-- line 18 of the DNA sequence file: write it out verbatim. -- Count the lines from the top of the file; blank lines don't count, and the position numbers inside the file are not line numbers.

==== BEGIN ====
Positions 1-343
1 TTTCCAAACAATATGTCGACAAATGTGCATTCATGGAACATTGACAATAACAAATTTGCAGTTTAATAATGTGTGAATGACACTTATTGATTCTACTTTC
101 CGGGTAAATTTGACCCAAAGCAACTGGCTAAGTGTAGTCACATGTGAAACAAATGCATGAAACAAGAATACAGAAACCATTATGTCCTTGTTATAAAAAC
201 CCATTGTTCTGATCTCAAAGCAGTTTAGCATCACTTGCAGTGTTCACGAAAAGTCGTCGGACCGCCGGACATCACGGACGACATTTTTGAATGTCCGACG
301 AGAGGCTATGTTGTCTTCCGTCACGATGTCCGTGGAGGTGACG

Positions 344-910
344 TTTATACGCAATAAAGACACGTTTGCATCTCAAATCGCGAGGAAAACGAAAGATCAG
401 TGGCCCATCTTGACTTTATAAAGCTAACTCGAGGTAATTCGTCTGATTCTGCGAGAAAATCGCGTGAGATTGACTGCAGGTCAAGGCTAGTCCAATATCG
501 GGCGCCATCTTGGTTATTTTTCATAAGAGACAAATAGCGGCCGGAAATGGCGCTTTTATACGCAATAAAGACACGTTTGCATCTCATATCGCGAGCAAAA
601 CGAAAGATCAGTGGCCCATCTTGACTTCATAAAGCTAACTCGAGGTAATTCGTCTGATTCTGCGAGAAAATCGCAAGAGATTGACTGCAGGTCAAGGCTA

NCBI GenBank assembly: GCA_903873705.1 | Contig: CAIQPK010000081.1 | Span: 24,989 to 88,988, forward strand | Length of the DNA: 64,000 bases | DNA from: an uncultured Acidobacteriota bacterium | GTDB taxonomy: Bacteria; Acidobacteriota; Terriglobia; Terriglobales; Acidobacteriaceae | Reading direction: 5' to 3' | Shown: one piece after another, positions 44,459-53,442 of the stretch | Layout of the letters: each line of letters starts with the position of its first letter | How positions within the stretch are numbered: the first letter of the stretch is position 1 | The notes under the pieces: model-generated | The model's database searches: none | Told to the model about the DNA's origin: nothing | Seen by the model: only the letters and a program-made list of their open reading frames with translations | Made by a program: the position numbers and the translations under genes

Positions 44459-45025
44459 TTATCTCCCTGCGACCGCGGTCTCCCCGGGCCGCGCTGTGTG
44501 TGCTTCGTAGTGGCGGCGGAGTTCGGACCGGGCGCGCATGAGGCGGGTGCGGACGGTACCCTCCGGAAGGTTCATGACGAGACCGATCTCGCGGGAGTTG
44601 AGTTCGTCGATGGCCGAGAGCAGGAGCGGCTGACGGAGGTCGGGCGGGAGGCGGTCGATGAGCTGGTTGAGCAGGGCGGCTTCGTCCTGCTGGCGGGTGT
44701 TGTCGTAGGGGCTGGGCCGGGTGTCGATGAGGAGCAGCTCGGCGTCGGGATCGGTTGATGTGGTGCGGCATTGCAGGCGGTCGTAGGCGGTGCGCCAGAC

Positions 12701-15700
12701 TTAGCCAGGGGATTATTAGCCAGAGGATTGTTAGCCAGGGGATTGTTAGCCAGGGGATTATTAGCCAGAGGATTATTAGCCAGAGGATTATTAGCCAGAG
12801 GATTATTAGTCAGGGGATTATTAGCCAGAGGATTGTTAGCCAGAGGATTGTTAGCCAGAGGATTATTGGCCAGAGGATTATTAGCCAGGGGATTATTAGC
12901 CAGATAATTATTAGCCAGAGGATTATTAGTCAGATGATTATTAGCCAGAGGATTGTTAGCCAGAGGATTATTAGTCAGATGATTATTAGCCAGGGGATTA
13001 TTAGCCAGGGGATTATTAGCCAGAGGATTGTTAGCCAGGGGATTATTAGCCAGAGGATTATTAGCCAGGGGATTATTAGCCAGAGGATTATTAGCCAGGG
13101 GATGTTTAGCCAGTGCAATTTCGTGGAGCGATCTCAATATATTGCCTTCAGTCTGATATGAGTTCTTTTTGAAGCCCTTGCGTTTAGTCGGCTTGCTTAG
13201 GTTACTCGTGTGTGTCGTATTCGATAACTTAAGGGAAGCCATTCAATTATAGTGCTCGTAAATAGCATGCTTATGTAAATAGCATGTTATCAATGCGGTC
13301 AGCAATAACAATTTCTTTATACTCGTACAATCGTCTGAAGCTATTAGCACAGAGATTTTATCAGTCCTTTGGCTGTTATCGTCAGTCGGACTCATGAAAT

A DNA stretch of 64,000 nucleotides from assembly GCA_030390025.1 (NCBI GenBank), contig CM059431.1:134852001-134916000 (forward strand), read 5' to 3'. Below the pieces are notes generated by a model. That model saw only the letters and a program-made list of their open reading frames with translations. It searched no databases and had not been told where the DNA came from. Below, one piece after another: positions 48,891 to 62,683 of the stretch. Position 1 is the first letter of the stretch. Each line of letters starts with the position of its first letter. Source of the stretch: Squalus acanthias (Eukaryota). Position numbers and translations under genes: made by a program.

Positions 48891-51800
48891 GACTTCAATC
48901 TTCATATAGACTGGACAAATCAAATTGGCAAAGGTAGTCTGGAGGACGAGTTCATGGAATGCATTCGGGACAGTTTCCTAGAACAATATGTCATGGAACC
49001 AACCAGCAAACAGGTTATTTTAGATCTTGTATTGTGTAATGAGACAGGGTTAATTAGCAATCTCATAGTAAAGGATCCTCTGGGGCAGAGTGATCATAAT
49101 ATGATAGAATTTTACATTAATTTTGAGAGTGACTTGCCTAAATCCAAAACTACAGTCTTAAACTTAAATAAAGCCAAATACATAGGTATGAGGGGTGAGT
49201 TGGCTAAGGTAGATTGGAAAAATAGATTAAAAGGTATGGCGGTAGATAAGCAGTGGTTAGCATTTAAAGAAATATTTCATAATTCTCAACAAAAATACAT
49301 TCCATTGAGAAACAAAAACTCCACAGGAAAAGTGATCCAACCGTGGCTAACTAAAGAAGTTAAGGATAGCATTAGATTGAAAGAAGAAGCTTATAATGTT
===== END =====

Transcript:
12701 TTAGCCAGGGGATTATTAGCCAGAGGATTGTTAGCCAGGGGATTGTTAGCCAGGGGATTATTAGCCAGAGGATTATTAGCCAGAGGATTATTAGCCAGAG